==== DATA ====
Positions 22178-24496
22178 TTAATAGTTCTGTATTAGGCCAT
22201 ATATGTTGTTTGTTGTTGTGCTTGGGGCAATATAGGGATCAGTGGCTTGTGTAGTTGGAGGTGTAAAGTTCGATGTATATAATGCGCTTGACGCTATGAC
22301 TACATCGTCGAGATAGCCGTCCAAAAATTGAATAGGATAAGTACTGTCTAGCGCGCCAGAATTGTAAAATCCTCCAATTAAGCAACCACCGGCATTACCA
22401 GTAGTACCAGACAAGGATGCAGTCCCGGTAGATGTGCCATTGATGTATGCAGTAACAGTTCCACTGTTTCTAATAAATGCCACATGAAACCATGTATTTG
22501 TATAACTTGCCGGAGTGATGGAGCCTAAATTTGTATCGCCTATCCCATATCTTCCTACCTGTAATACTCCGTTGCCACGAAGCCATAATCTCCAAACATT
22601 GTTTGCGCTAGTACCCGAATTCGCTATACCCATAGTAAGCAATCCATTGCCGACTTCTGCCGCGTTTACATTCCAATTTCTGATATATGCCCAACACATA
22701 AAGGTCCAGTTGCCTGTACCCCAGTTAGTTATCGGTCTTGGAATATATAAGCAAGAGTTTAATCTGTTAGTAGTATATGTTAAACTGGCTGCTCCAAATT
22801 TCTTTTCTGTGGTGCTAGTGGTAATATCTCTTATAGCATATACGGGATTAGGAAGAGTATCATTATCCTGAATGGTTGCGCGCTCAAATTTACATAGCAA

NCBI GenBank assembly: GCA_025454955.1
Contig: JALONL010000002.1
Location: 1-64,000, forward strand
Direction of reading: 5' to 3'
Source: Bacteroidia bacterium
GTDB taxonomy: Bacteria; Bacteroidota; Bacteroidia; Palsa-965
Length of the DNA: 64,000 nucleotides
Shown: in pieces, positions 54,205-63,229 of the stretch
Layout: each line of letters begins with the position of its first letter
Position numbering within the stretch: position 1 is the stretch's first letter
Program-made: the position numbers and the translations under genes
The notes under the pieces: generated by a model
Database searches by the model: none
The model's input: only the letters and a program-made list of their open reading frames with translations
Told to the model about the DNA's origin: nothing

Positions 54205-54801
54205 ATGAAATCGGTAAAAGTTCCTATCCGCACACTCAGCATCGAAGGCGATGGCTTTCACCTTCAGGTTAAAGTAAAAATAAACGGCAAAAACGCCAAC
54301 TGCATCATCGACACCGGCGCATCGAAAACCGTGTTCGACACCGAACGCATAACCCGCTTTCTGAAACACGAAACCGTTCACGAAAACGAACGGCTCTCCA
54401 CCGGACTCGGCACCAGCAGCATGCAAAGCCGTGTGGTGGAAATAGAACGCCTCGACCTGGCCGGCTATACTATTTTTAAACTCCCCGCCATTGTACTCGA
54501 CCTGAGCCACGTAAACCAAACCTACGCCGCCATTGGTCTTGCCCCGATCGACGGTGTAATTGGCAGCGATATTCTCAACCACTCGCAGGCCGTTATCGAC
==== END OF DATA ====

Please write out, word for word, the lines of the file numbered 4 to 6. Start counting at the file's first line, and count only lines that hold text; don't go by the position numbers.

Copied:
22301 TACATCGTCGAGATAGCCGTCCAAAAATTGAATAGGATAAGTACTGTCTAGCGCGCCAGAATTGTAAAATCCTCCAATTAAGCAACCACCGGCATTACCA
22401 GTAGTACCAGACAAGGATGCAGTCCCGGTAGATGTGCCATTGATGTATGCAGTAACAGTTCCACTGTTTCTAATAAATGCCACATGAAACCATGTATTTG
22501 TATAACTTGCCGGAGTGATGGAGCCTAAATTTGTATCGCCTATCCCATATCTTCCTACCTGTAATACTCCGTTGCCACGAAGCCATAATCTCCAAACATT